Poor Terrelle Pryor and Ohio State
Terrelle Pryor's sure put himself into a nice pickle.
The guy who isn't ready for the NFL now may have to go the NFL. Either that or he sits out the first five games of the 2011 season courtesy of an NCAA suspension for benefiting from selling items he earned while benefiting The Ohio State University.
Rest assured, though, it's not Pryor's fault. Not his fault whatsoever. He didn't know he couldn't sell his paraphernalia, ranging from a Big Ten championship ring to a trinket of gold pants given by the University for beating Michigan. He sold them, you see, for the most noble of causes: to help his family.
That's the word from Ohio State athletic director Gene Smith, who also lavished gushing praise on Ohio State's compliance department as it saw its marquee player given the NCAA hammer. It was only on "this particular bylaw" -- which in NCAA vernacular probably is Bylaw 9, Paragraph 12, Subset 4, Provision 5.2 -- that the university did not give enough information. For all the other 783,209 bylaws, Ohio State was spot on.
"For everything else we were top of the charts," Smith said. "This one, we did not do as good a job."
And Santa will have absolutely no problem getting into all those chimneys from Zagreb to Zambia.
Smith also called Pryor and the other guys suspended, "great leaders."
Question is where they will be leading in 2011, especially Pryor, who supposedly chose Ohio State because Jim Tressel promised to make him into a pro quarterback, not just use him in the spread offense. This approach would prepare Pryor for his professional career.
Where does he stand now?
"Probably not a first rounder, although a guy can become a first-rounder if one team likes him, as (Tim) Tebow did -- most teams had him lower," said one NFL scout. "(He) should play his senior year, which he won't now probably, to get more accurate. Accuracy is his biggest problem. An athlete who has to prove he's a quarterback."
Therein lies the rub: Pryor is pigeonholed as the "athlete" playing quarterback. He wants to be a quarterback. Except he does no one thing exceptionally well as a quarterback. Except run. There aren't many Mike Vicks in the NFL.
Meanwhile, the incredulity of this entire tale is mind-boggling. Which is pretty much run of the mill for the NCAA, as inexplicable a bureaucracy as ever existed.
Consider that the suspended five still can play in this year's bowl game, because, the NCAA tells us, they were not educated fully on the ramifications of their actions.
Yes, that's what they said.
Dallas Cowboys receiver Dez Bryant was suspended nine games and a bowl game for not telling the truth to NCAA investigators about his visit with Deion Sanders when he was at Oklahoma State last year.
"I guess I should have got into a lot of trouble in college ... maybe I would have gotten less punishment?" Bryant wrote on Twitter, adding: "NCAA is crazy."
Consider Cam Newton, who will play in the BCS championship game even though his dad was going school to school selling his son like a very expensive bag of potatoes. Newton was allowed to keep playing, though, because he didn't know what his father was doing. (That's what the NCAA said!)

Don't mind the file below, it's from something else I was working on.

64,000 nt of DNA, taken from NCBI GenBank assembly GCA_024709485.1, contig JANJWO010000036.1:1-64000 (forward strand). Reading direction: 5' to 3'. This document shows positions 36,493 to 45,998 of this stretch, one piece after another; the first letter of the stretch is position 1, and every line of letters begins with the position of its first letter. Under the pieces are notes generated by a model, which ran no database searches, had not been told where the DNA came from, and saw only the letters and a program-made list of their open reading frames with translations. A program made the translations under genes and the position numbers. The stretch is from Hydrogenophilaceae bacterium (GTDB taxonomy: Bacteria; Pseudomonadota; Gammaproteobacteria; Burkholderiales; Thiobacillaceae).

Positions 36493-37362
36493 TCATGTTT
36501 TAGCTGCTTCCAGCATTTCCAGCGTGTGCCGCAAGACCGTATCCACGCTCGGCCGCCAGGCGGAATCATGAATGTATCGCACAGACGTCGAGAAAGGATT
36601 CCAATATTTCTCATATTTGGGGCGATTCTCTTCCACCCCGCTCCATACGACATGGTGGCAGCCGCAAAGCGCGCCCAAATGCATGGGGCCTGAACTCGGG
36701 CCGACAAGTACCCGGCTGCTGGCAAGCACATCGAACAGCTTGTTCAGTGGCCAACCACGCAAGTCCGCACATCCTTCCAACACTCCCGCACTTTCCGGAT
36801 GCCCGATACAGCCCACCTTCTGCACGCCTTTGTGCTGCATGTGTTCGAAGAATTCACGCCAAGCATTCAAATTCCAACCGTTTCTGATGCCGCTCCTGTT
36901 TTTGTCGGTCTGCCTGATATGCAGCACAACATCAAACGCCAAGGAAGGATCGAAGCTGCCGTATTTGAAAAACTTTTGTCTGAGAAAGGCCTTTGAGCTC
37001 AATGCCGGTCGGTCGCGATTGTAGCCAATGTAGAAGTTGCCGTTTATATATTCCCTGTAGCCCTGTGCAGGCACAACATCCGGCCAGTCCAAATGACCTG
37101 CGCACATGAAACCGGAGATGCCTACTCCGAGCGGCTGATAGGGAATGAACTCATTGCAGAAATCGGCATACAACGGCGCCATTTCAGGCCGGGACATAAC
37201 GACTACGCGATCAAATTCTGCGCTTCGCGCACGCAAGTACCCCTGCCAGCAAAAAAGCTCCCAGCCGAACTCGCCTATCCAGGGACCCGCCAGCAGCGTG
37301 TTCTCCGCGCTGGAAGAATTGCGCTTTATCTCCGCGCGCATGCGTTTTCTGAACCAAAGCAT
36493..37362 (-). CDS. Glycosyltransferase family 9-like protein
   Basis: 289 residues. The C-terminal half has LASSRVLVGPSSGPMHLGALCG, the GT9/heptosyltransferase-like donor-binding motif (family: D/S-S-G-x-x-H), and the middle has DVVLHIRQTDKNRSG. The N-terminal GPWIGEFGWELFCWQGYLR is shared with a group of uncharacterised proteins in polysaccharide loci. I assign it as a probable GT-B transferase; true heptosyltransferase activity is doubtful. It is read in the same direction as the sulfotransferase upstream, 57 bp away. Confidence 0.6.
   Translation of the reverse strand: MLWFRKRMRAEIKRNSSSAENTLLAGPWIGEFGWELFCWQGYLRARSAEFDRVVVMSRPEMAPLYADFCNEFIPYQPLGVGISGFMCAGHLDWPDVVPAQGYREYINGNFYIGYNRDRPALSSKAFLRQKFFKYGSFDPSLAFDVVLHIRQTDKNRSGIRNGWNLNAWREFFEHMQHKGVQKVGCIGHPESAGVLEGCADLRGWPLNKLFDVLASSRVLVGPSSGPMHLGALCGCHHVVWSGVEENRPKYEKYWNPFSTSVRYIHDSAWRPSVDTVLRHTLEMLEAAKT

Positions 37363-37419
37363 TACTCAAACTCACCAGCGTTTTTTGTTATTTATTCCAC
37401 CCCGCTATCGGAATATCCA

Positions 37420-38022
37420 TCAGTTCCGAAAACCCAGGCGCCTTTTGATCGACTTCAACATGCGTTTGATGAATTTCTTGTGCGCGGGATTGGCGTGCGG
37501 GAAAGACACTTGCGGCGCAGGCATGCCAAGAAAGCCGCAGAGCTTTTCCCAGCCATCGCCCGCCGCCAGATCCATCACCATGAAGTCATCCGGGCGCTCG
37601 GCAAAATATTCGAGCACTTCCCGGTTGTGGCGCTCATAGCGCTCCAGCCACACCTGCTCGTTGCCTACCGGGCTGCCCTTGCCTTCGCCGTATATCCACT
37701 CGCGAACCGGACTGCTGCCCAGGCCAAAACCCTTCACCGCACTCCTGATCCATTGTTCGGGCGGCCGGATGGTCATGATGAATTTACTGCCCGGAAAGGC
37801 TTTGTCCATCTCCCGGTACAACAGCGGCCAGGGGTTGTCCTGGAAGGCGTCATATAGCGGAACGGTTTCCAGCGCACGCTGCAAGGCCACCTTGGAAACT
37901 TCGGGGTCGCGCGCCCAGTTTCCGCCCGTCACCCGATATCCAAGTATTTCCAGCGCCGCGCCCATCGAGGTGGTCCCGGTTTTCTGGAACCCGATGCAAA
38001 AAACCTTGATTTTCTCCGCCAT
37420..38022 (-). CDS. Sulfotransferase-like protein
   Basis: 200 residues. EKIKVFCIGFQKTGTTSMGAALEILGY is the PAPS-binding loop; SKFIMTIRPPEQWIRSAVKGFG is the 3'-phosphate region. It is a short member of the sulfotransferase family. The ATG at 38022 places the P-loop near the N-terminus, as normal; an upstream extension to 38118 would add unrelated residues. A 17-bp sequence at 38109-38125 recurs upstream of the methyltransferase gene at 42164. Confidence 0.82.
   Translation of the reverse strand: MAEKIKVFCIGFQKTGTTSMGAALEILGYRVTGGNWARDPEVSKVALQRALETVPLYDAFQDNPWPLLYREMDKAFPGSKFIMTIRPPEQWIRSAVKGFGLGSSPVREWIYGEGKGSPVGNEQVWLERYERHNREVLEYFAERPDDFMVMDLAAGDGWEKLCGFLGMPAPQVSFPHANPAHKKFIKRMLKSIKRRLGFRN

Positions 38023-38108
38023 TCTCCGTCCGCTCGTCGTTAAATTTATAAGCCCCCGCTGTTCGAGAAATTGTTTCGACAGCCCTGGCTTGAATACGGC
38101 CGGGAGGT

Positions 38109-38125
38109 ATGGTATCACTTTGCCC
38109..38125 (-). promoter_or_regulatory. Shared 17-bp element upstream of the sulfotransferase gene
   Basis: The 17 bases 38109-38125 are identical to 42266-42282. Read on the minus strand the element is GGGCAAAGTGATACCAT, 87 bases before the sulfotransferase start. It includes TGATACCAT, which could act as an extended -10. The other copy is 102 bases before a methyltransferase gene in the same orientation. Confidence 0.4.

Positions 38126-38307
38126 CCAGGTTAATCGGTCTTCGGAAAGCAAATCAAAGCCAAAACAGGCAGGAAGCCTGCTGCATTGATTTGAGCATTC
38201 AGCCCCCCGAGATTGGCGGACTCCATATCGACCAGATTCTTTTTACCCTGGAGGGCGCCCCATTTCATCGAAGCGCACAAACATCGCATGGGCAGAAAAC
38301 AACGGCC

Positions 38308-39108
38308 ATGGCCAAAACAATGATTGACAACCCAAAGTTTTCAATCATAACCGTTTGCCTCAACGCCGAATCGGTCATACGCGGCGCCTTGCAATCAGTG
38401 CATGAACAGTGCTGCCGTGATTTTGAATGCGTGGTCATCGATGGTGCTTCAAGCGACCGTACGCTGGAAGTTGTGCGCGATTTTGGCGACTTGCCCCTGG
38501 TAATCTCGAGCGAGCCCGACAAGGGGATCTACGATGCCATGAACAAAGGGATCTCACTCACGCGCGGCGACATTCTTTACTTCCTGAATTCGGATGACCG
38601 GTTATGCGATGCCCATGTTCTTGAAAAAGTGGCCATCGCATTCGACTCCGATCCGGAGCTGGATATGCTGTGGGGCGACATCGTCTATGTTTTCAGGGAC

Not being aware didn't matter when it came to USC, which took a significant punishment even though it claimed it didn't know what was happening with Reggie Bush.
In Ohio State's case, ignorance is the offered excuse. Poor guys just didn't know the rule -- how is a student-athlete supposed to know, anyway, when they are spending so much time writing term papers and reading about the Industrial Revolution? Smith even said he would appeal the suspensions because the players were trying to help their families in tough economic times.
The only thing missing from the news conference was a wailing banshee.
Spare us the news that the players were not "educated' well enough. They are responsible for their actions, and pretty much every player knows that selling a used jersey or award will net a pocket of cash, and the NCAA only approves cash going to universities.
Maybe it's coincidence, maybe not, but Pryor's mentor and role model is LeBron James. And James was driving a Hummer when he was a high school senior -- a Hummer acquired, mind you, through what was determined to be a legitimate loan to his mother. No doubt the guy would have loaned the same money to a standout history student. (James this week sold sponsorships to his birthday party -- for $10,000.)
Items Pryor and his teammates sold included Big Ten championship rings from 2008, Pryor's Fiesta Bowl Sportsmanship Award and his 2008 gold pants charm. His teammates who were suspended are key players: running back Daniel Herron is the leading rusher; DeVier Posey the second leading receiver,
Herron, tackle Michael Adams and Posey might be able to make the jump to the NFL immediately. The other suspended lineman might find himself on a practice squad.
The problem for Pryor is that he's in limbo, which is never a good place. He's not good enough yet for the NFL, but given the NCAA's decision he may have no choice but to head to the NFL.
At least there getting paid is part of the process.